Nashoba Publishing/John Love Syphorn Phan talks to students at Groton-Dunstable Middle School on Monday about his experiences in his home country of Cambodia in the early 1970s
By Pierre Comtois, Correspondent
(Posted by CAAI News Media)
GROTON -- Students at the Groton-Dunstable Regional Middle School received a lesson in courage and faith last Monday when a survivor of Cambodia's infamous "killing fields" came to speak to them about his experiences living under the regime of the genocidal Khmer Rouge.
"The only way to survive was to be strong," Syphorn Phan told a group of students that filled the lecture hall at the Middle School North building. "You had to be mentally, physically and spiritually strong."
Phan, a pharmacist at Lowell General Hospital's oncology unit, was only a boy in 1975 when the communist Khmer Rouge overthrew the U.S. backed government of Cambodia and under Pol Pot, proceeded with its plan to take the country back to its agrarian past.
"The story of my survival and coming to America has always been with me so it's not difficult to tell," said Phan of any hesitance to revisit those dark days when death was always near at hand. "I just relate my experiences as they happened. But with young children, I've found that it's a good idea to bring along some slides to give them a better idea of what it was like in those days. As disturbing as the truth was, sometimes it's good for them to know the facts."
And the facts of Phan's story of survival were incredible and horrible.
Soon after the United States abandoned Vietnam in 1975, communists there and in Cambodia were left with no one to oppose them. The governments in South Vietnam and Cambodia were soon overthrown
after the Khmer Rouge emerged from their stronghold in the highlands through which ran the Ho Chi Minh Trail.
Though frequently warned that if the communists succeeded, there would be a bloodbath in Southeast Asia, no one at the time could have foreseen just what that would mean under the Khmer Rouge. According to Phan's firsthand account, he and his family joined the entire population of the country's capital in Pnom Penh as their new rulers forcibly evicted them from the city.
With no plan to support the people once they obeyed orders to leave the cities, hundreds of thousands were fated to die lingering deaths of malnutrition and exposure in the surrounding jungles over the next few years. Others were literally worked to death in what Phan said was a deliberate attempt at genocide by the Khmer Rouge.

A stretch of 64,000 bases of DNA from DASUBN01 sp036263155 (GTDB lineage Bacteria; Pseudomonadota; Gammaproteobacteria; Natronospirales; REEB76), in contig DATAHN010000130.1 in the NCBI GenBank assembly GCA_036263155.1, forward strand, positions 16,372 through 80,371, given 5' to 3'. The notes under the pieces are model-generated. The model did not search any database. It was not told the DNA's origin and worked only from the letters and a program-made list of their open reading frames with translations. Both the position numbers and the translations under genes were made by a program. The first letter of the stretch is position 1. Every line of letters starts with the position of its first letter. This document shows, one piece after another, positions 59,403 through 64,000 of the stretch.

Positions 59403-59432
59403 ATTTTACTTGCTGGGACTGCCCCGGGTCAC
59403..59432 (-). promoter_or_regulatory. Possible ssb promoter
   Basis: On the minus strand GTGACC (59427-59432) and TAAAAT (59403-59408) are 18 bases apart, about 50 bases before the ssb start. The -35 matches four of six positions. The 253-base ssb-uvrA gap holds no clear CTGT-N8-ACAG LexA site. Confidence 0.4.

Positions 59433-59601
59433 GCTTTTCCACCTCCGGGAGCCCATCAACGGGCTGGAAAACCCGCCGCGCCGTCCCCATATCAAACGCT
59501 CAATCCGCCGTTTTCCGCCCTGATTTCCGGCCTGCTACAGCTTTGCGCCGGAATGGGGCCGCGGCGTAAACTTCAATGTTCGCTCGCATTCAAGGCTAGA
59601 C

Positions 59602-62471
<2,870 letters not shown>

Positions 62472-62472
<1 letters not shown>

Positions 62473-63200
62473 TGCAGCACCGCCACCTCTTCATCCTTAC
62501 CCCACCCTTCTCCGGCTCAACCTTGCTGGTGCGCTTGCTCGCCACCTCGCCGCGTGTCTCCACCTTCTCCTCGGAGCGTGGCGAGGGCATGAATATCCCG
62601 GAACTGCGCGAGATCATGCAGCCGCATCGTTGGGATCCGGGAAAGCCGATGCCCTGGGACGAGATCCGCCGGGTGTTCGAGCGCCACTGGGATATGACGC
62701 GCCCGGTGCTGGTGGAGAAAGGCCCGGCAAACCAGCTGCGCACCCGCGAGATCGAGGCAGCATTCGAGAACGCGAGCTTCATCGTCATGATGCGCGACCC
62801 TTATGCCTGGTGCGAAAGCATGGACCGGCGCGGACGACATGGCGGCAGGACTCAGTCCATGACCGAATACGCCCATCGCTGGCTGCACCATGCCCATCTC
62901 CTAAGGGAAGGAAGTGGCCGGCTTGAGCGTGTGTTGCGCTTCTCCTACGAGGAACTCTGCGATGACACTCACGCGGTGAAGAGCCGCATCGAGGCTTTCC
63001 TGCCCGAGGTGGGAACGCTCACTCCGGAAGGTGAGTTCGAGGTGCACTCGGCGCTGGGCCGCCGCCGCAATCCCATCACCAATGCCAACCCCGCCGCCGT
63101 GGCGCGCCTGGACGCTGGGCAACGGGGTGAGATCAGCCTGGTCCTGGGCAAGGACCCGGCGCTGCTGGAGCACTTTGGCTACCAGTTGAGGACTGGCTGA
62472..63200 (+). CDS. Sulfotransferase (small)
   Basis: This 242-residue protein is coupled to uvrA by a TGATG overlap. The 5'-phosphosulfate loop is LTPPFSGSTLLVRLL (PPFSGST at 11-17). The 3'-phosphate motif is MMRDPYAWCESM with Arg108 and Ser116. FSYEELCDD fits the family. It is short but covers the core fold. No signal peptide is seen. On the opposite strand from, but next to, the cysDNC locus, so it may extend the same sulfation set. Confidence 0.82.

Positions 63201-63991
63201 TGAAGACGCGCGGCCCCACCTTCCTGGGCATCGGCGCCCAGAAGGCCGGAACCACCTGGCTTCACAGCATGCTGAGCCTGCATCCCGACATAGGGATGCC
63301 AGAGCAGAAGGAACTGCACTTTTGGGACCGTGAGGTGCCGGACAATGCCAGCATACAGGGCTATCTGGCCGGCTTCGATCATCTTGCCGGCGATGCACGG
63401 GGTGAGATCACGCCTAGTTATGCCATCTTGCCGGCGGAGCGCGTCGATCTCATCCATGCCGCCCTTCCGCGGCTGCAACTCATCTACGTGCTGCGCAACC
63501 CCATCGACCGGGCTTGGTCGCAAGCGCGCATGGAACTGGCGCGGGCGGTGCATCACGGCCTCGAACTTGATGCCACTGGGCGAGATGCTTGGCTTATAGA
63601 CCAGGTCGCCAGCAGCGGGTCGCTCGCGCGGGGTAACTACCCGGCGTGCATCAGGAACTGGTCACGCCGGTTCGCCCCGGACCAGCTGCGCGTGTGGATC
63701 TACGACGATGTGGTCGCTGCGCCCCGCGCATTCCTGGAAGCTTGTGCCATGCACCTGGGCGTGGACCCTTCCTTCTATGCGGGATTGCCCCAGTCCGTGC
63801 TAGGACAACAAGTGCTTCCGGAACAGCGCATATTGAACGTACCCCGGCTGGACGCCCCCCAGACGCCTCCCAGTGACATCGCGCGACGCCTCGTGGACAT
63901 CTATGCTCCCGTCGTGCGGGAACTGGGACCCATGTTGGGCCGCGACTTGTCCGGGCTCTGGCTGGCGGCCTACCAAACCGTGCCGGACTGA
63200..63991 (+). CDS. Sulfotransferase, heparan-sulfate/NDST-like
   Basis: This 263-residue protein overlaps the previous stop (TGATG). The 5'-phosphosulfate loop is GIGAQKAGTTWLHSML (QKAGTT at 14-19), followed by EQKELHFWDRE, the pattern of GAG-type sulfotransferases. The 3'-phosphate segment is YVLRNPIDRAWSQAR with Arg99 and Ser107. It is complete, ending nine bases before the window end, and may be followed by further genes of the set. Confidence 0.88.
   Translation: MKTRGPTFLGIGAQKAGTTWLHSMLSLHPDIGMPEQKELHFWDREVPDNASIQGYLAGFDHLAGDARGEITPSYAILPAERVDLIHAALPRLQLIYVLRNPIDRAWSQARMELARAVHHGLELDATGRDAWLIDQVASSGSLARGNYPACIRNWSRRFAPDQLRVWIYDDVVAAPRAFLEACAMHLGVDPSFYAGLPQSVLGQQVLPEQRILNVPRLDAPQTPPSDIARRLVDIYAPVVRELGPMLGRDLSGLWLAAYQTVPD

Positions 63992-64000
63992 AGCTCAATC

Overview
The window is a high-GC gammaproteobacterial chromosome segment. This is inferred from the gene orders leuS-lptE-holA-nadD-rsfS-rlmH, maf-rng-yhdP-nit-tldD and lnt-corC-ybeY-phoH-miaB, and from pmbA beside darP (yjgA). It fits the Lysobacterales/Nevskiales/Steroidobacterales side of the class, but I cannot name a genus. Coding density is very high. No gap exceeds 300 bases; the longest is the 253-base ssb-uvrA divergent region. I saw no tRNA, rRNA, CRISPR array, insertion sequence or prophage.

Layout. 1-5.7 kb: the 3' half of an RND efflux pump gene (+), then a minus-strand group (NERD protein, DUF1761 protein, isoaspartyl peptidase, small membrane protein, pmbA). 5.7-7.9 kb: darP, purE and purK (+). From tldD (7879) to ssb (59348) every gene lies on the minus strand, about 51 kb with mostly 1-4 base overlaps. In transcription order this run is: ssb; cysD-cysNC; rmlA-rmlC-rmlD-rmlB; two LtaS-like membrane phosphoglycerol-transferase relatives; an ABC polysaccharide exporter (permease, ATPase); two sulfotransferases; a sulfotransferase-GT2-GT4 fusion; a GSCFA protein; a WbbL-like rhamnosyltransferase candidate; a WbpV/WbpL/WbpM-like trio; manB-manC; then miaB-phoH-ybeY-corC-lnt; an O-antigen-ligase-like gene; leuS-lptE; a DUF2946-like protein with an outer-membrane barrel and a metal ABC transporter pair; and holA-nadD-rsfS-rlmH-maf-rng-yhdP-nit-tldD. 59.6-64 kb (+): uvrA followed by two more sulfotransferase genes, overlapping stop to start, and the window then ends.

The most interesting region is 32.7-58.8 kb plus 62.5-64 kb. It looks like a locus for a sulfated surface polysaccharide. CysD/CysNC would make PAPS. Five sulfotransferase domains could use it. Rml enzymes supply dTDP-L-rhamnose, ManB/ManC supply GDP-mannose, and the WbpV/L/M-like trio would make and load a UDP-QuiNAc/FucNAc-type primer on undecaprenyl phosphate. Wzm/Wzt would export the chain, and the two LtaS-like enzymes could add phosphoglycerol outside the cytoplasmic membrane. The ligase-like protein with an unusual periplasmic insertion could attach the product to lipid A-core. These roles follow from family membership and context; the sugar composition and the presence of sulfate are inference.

In the jungle, people were forced at gunpoint to break up into work gangs and Phan soon found himself separated from his family as his gang was sent into the jungle to work. There, little food was to be had as he and others were forced to scramble to find whatever they could to eat, including rats. Unable to bring himself to eat a rat, Phan risked his life using a forbidden campfire to cook rice that he buried in a cloth sack underneath the flames.
With no medical supplies, any kind of accident could prove life threatening, such as the times when the young Phan nearly died after he stepped on a fish hook or was ordered to collect honey from wild bees that ended up stinging him hundreds of times in a chase through the jungle.
In the end, he was only one of two members of his original work gang to survive and by 1979, found himself imprisoned and jammed with hundreds of others in an abandoned school building. He managed to escape forced labor only after the Vietnamese invaded Cambodia and, evading crossfire between the warring armies, finally reunited with his mother and two brothers and together, they crossed the jungle reached the border with Thailand.
Safe in a Red Cross refugee camp, Phan relearned the English and his family eventually applied for immigrant status to the United States.
Throughout his ordeal, Phan told students last Monday, it had been his dream to come to the United States. The dream had kept him going when all seemed hopeless and in 1981, when he finally arrived at Boston's Logan Airport, the first thing he did was to get on his knees and thank God for his safe arrival.
Later, he returned to school and graduated from college with high marks as a pharmacist, got married and today has a pair of young sons of his own.
"Dreams do come true," Phan concluded as students peppered him with questions about his experiences.
"I thought it was amazing what he went through," said 10th- grader Drew Gentile. "It was just a pretty sad story but he finally made it to America and became successful. He was right when he said that dreams do come true."
"I was just thinking about how he made it through all that," reflected fifth-grader Jacob Llodra. "It was probably the hardest time in his life... It makes me realize how much of a lucky guy I am (to live in the United States)."
Phan was invited to speak at the Middle School by members of the Peace Foundation and the Bookmakers and Dreamers Club after some had seen an article on him in The Sun.
"I was just so touched by his story," explained board member Jayne Kulisz. "Not only about how he survived in the jungle but his message that education was a great part in his resettlement story. It was an important message for the kids to hear."
"I think it's an honor to have him here, sharing with us his wonderful memories of those times," commented Middle School principal Steve Silverman. "It fits in well with the students' work on their Peace Book."
"I thought his story was just awesome," concluded fifth- grader Kira Hill. "How he lived through it with the help of friends... His whole story was just so cool."